ObamaCare’s impact on health costs.

“But although Romer is right about the severity of the problem, she is dead wrong about ObamaCare’s role in addressing it. ObamaCare did not lay the foundation for sensible cost control, and did not partially ease budgetary pressures, as she asserts. Quite the contrary, ObamaCare will pour an ocean of gasoline on the health entitlement fire, and the supposed cost-control mechanisms are a mirage.”

“Regulations are slowly strangling HSAs. Under Obamacare, “fully insured” policies must spend at least 80 percent (small group and individual market) or 85 percent (large group market) of every premium dollar on health care related expenses (called the medical loss ratio or MLR). The remainder can be spent on administrative costs (improving health care delivery or combating fraud) and profits.”

“While it is too early to make a definitive connection, it appears that the regulation encourages young adults to switch from obtaining coverage on their own, where they will pay additional costs, to obtaining coverage as dependents, where parents and parents’ employers will foot the bill. The regulation hence simply shifts costs from one group of people (young adults) to another (their parents and parents’ employers). This sort of distortion contributes to increases in premiums that the Administration expects in response to the regulation.”

“Holtz-Eakin points out that this unconventional tax structure will dramatically skew the health care market in favor of non-profit providers. Insurers subject to the free will have to make up for the expense it imposes on their business somehow, either by cutting their costs or by raising their premiums. Those not subject to the fee will obviously not face this dilemma, and hence they won’t face any financial pressure to raise their premiums. However, the for-profit insurers subject to the fee will suffer the most, as their losses will be compounded by the fee’s non-deductibility. Holtz-Eakin calculates that for-profit insurers subject to the tax will have to raise their premiums by $1.54 for every $1 imposed on them by the fee just to break even.”

“But it’s not supposed to provide more coverage for the same dollars. It’s supposed to provide it for fewer dollars. Remember all the talk about how ObamaCare would ‘bend the cost curve down’? No doubt many of ObamaCare’s backers would prefer that you forget. When the cost curve remains the same or, as will almost surely happen, bends upward, they’ll be taking cues from the backers of RomneyCare in Massachusetts.”

“An annual fee to raise money for President Obama’s healthcare law will increase insurance premiums by billions of dollars on the whole, according to a new report by a conservative think tank. The American Action Forum, led by former Congressional Budget Office Director Douglas Holtz-Eakin, argued that the annual fee from insurers starting in 2014 amounts to a tax on the middle class.”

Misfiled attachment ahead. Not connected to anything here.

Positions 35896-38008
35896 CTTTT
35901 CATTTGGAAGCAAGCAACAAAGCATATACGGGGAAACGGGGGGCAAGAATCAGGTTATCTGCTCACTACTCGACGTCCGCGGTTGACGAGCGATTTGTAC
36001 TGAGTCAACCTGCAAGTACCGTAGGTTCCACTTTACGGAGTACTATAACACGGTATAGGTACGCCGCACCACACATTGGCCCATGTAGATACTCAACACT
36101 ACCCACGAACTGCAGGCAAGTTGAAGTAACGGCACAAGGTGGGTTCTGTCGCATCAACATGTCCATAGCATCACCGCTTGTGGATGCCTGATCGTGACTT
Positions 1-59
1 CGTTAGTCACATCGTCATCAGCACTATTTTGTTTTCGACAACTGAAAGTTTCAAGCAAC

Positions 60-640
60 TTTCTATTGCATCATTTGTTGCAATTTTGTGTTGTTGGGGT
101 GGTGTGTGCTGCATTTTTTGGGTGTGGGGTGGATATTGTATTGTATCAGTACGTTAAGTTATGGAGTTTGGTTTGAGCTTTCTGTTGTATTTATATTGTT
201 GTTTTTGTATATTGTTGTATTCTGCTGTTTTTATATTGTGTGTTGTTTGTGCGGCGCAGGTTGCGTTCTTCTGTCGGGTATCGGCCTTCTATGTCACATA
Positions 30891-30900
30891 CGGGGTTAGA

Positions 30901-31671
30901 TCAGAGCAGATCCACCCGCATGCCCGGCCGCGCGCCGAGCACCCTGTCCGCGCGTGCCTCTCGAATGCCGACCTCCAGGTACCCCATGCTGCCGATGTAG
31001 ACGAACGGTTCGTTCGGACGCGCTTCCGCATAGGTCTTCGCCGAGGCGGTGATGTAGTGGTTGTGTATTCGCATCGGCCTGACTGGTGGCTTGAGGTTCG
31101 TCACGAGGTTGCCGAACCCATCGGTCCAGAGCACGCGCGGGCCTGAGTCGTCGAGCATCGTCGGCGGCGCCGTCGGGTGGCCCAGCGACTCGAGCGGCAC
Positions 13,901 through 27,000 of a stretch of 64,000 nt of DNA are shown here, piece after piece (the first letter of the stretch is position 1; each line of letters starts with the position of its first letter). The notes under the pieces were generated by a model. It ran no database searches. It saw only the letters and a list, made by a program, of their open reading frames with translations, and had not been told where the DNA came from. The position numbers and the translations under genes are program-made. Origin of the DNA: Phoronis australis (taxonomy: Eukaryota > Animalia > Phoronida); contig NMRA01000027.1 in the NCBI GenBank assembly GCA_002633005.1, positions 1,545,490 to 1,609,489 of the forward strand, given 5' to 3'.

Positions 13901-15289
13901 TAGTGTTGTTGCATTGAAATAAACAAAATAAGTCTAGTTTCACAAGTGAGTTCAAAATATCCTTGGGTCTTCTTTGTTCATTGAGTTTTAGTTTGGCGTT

“This year the biggest looming question has been whether fledging payment revisions in Obama’s law, also mirrored by private insurance plans, are succeeding in holding costs down. The rate of growth the past three years has hovered under 4 percent, historically low. That’s coincided with a shift to paying hospitals and doctors for better quality, not just their sheer volume of tests and procedures. Obama has argued that his overhaul would begin to ‘bend the cost curve’ to more affordable levels. The analysts remained skeptical.”

“Some colleges are dropping student health-insurance plans for the coming academic year and others are telling students to expect sharp premium increases because of a provision in the federal health law requiring plans to beef up coverage. The demise of low-cost, low-benefit health plans for students is a consequence of the 2010 health-care overhaul.”

“HSAs prove that having more control over health care decisions goes a long way toward creating savings. Instead of building on this successful cost-saving model, Obamacare all but obliterates it. Many provisions of the law affect HSAs. For example, the medical loss ratio (MLR), which requires insurers to spend at least 80 percent (85 percent for group plans) of premiums on medical claims or quality improvement, weakens HSAs. Obamacare’s MLR does not take contributions to HSAs into account when determining if a plan meets the 80 percent threshold.”

“Some consumers and businesses might see a little extra cash this summer as a result of the 2010 health care law. The Kaiser Family Foundation recently reported an estimated $1.3 billion in rebates will be delivered from health insurers who spent more than the law allotted on administrative expenses and profits. What people don’t realize is that there’s a catch to this ‘free’ money. The rebates are required by an obscure regulation in the health care law, called the ‘minimum loss ratio,’ which also contains longer-term incentives for health insurers to increase costs that will be passed along to all of us. Instead of rushing to spend these extra dollars, rebate recipients are better off pocketing it to pay for higher premiums in the future.”